Speakers criticize plan to raise school taxes

Published 12:00 am Tuesday, June 25, 2002

[06/21/02]Though only one of eight speakers at a Thursday public hearing on the coming year’s school budget directly opposed giving teachers across-the-board raises, all criticized a plan to raise property taxes.

The Vicksburg Warren School District’s budget proposal for the 2002-2003 school year, to be approved by the school board Thursday in a special noon session in the administrative building, provides for fewer, better-paid teachers. It calls for adding a $1,000 local supplement to each teacher’s annual salary.

It also, however, calls for an increase to Warren County taxpayers of about 2.10 mills, or $2.10 on every $1,000 of assessed property valuation, after homestead exemptions and other credits. The district is requesting that $19,776,561 of a $63,298,301 budget come from ad valorem taxes, about 6 percent more than its request for the previous school year.

The amount of the tax increase is down by about 4 percent from the originally published request, for $20,688,418. The amount was lowered because it is based on actual current-year tax collections, which are still coming in and affecting estimates for next year, district chief financial officer Dale McClung said.

Superintendent Donald Oakes said the pay supplements would help the district compete for scarce certified teachers.

“The state needs about 2,400 new teachers a year,” Oakes said. “Of the 1,600 to 1,700 we graduate, only about 800 take a job in Mississippi. The only way we’re going to be able to recruit quality teachers is to pay them.”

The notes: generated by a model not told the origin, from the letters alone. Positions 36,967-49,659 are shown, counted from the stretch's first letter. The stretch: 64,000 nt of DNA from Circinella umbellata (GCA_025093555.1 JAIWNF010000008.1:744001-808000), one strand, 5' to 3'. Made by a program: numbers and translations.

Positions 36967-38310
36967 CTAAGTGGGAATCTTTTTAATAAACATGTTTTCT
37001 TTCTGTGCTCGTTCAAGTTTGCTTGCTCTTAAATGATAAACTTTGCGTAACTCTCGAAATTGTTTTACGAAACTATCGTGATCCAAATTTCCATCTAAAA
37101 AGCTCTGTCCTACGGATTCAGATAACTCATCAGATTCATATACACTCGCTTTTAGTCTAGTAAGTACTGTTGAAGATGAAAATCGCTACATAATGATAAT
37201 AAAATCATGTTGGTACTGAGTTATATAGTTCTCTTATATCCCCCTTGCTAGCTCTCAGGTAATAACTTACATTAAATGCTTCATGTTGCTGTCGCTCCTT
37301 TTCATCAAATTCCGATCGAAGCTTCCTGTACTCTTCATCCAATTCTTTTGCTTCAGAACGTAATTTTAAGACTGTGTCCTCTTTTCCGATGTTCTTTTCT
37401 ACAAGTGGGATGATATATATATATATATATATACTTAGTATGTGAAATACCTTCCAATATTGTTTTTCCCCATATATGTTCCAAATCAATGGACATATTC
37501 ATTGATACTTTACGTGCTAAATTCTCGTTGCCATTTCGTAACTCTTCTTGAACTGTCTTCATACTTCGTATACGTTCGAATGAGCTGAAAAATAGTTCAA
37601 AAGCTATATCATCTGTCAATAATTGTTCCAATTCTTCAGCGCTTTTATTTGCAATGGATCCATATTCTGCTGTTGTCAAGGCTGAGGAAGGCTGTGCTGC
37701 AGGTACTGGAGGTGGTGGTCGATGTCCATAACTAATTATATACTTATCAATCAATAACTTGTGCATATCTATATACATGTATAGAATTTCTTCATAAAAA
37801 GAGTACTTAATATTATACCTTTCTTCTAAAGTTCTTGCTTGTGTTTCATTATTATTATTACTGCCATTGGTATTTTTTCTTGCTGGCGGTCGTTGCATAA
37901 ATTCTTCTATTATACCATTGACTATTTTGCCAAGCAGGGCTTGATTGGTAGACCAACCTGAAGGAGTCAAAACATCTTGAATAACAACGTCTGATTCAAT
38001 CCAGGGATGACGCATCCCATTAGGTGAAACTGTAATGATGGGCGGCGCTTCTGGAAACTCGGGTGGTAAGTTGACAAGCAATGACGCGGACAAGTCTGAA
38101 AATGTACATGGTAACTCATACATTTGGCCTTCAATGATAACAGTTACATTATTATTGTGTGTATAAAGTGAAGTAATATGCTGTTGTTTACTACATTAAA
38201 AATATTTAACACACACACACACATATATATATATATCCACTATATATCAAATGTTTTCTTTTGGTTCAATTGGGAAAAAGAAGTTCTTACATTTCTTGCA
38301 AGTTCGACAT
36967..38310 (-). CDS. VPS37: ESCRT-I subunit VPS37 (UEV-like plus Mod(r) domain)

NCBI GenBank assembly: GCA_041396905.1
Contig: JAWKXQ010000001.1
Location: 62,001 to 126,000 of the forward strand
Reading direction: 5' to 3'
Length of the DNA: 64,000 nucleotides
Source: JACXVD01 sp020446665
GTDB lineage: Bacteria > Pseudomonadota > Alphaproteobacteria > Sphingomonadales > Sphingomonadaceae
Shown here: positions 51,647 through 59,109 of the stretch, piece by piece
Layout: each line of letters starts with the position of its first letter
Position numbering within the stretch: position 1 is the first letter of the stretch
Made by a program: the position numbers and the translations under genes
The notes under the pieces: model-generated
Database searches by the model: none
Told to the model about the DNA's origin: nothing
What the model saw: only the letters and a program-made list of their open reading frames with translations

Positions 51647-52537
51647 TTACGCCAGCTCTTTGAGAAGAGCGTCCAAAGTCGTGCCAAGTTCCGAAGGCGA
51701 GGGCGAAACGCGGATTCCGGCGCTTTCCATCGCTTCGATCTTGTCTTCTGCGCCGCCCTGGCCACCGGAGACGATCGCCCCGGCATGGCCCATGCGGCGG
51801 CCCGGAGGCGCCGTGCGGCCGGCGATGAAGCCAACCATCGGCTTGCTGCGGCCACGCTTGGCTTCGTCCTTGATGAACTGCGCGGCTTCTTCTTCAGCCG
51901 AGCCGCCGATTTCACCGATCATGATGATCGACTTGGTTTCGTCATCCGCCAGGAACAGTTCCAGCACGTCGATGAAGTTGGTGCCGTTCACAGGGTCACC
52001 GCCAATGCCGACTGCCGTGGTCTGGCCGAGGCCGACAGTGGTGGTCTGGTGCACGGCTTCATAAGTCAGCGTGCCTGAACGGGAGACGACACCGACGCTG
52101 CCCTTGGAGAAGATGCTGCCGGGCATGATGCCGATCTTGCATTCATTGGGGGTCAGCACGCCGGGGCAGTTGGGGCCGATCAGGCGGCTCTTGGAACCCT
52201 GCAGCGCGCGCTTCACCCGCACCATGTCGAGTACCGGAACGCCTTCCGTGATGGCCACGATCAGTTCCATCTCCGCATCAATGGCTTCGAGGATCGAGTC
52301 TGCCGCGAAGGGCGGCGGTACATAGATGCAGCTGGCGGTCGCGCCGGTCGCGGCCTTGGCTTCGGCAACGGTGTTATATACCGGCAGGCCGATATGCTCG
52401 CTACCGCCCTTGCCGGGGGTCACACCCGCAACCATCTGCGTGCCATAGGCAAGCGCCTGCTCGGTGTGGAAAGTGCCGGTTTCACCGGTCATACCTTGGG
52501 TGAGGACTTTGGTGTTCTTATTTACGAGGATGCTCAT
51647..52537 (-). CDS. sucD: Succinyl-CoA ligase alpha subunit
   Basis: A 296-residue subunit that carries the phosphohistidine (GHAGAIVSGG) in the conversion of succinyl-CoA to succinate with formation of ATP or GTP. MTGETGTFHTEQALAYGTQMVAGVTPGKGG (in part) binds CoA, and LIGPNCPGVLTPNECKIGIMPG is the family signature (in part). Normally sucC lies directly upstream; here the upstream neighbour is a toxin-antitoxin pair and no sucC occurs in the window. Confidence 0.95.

In the proposed budget for the 2002-2003 school year, the amount for salaries and benefits is $1,118,620, or 2.6 percent, higher than the previous year. Expenses for instruction, however, show a budgeted increase of only $84,255, or 0.3 percent.

The relative stability in instructional expenses in spite of the teacher-salary increases is made possible by a reduction through attrition of 27 in the number of budgeted licensed employees, which includes teachers. The proposal provides for 634 licensed employees this coming year, a 4.3 percent decrease from the previous year’s 661. The proposed number of non-licensed employees is held steady at 676. The district, which serves about 9,100 students on 14 campuses, has a budget for 1,295 employees.

Speakers at the hearing, which drew about 45 people, expressed concern over schools asking for the maximum tax increases allowable without a referendum.

“It seems to me raising taxes is counterproductive to becoming a desired retirement city,” speaker Pat Barker said. “I’m outraged, and I think the board of Realtors should be just as outraged. It’s wonderful to give teachers a $1,000 raise, but take it out of casino taxes.”

In addition to the local-revenue increase, the budget includes respective increases in state and federal funds of $2,283,418, or 7.9 percent, and $923,595, or 11.7 percent.

Expense categories showing the largest budgeted increases include $1,031,533, or 11.7 percent, in Property/Purchased Services; $638,867, or 40.5 percent, in Equipment and Renovations; and $242,871, or 6.3 percent, in Non-Instructional, which includes food service.

Oakes said the district has budgeted to begin a multiyear plan to replace worn-out school buses, new models of which cost up to $58,000 each. Building renovations are also due at Vicksburg Junior High and Vicksburg High School, and the district is having an architectural firm study its facilities to help in prioritizing other such needs, Oakes said. The study is expected to be complete in July.

The district may also have to pay to settle a wage-and-hour lawsuit and has budgeted about $100,000 to install new employee-time-tracking equipment to prevent such future problems, Oakes said.

The state government is allowing this year’s local requested tax increase without a referendum to be $1,377,326 larger than it normally would because the state is not increasing funding to school districts by as much as it had planned, McClung said.

The state government says it has underfunded its Adequate Education Program to about 50 districts by about $60,000.